- Photos by Anthony Jinson
Founder and President, Aperio Consulting Group
Kerry Goyette is a certified professional behavior analyst and certified forensic interviewer with postgraduate studies in psychometrics. And if you think that sounds impressive, wait until you see what else she’s accomplished.
As the president and founder of Aperio Consulting Group, Kerry has dedicated her work to studying and researching human behavior in the workplace. Most recently, the company has been working in the research lab to blend computational intelligence with behavioral science to uncover patterns that the human brain can’t.
“I’m proud that two years ago I made a decision to jump into computational intelligence and dedicated significant resources to innovation,” Kerry says. “My driving force is a quest for better. Better AI. Better behavioral science. Our firm sees these two fields as deeply connected — we do not believe it will be possible to advance either field independently.”
This new endeavor for the firm has brought in a lot of attention — so much that, in May, Aperio will be filmed for a documentary that will highlight the work they’ve been doing to develop this new algorithm. By the end of this year, Kerry hopes that this algorithm will have stirred up enough attention to generate at least six interviews, articles, and press mentions, adding that “[Aperio] has something that can change the consulting space.”
And that’s not all.
Kerry is also an author. Her book, “The Non-Obvious Guide to Emotional Intelligence,” has been featured as one of the “Best Business Books for Summer 2019” and “Top 20 Books You Need To Read To Crush 2020” by Forbes. And her work has been published in Harvard Business Review.
On top of all of these roles, Kerry’s also a mentor. From women entrepreneurs to lawyers, she’s found many angles to her mentorship. Whether it’s simply giving feedback, sharing a network, or even swapping expertise, Kerry is always inspired by watching her mentee’s journey unfold and helping them become the successful individuals they aspire to be.
To Kerry, being a woman of excellence means having a positive impact on society. “I want my legacy to be that our firm made a positive difference,” she says. “I want us to be a role model not just for other women, but for everyone.”
Women of Excellence 2021 is sponsored by:
Owner, A2D Events
When Adonica Coleman was growing A2D Events early on, few people knew what it was. Today, it’s a thriving business that coordinates events for The District, Black History Month, and much, much more. Adonica’s work as an event planner is never easy, but with the unprecedented times the COVID-19 pandemic brought, she has shifted her services with grace.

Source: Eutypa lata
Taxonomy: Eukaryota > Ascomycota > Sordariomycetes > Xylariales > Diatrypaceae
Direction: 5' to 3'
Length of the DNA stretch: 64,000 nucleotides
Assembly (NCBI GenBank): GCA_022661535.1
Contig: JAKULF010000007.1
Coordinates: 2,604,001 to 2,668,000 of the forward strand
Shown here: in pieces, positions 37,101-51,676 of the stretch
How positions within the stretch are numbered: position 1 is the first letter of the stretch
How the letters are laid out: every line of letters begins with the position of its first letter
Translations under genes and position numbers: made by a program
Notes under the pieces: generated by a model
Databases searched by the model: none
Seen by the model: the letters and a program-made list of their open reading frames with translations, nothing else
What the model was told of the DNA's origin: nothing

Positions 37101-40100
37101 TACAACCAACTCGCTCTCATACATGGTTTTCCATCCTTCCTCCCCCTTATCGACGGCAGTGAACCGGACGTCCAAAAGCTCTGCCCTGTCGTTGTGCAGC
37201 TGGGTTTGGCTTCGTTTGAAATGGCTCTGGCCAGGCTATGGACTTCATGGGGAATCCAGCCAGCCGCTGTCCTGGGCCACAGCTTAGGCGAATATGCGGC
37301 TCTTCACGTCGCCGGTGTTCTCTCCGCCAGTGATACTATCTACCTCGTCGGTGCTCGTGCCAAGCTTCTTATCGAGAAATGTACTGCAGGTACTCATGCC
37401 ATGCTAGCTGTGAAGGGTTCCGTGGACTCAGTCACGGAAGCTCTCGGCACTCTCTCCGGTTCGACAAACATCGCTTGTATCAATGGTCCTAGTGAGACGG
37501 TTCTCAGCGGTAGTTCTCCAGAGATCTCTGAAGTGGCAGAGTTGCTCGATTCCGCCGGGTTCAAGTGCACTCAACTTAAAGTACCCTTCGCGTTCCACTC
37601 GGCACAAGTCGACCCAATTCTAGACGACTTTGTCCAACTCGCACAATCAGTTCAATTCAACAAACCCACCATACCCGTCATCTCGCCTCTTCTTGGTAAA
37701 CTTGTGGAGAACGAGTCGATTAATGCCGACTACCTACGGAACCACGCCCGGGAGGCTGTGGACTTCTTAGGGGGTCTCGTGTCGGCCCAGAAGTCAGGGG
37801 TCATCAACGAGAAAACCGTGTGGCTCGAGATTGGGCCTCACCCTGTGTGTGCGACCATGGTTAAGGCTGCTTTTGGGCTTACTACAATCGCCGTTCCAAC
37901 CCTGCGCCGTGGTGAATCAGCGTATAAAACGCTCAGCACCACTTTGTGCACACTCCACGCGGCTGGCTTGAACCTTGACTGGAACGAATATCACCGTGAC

By pivoting her business to offer new services, Adonica has almost tripled the business’s income throughout the pandemic. “My job is to simply take care of the event details so that my clients can enjoy being the host,” she says.
Adonica’s accomplishments don’t stop with her business, however. She’s also a mentor through Granny’s House and the BOLD Academy — two organizations she works to raise awareness and funding for — and she’s a leader in her relationships and the community. She continues to mentor former event planning students from Stephens College.
“Mentoring to me is a form of giving back what you have been given — advice, experiences, talents, and resources,” Adonica says. “If we never pour out into others, then we have no room to receive.”
Being a woman of excellence comes with many meanings and responsibilities, but to Adonica, it means striving to do things at a higher level and being a woman that the people in her life can count on.
Adonica’s children, Jazmyn, Camryn, Paityn, and Jordyn, are her motivators. They motivate her to be a successful businesswoman, mentor, and above all, a woman of excellence.
Executive Director, Masonic Home of Missouri
As executive director for Masonic Home of Missouri, Barbara Ramsey is used to multitasking. From carrying out Masonic Home’s mission of making a difference to being a mentor for other women, Barbara always breaks barriers.
In addition to her work as executive director, Barbara also serves on the national board of the Masonic Communities and Services Association, a role she took on in 2015. When Barbara first joined the board, she was the only woman — a statistic that has since changed. Now, six years later, she serves as the chair of the board with a woman as her vice-chair. It’s the first time two women have held these positions simultaneously.
“For me, [becoming the chair of the board] was not just about the leadership opportunities to provide to the organization, but it was also about breaking barriers,” Barbara says.
Barbara has a long list of achievements, but she’s most proud of the Children’s Outreach Program and Creating-A-Partnership Program that she began. These programs brought a way of helping children back to Masonic Home, Barbara explains. In the past fiscal year, the programs provided over $290,000 in assistance and helped to pay off school lunch balances in Columbia and fund playground equipment at Rainbow House.
“One of the reasons I love the program is because Masonic lodges and chapters help identify the needs in their community, and not all communities have the same needs, so our assistance can be tailored to the local need,” Barbara says.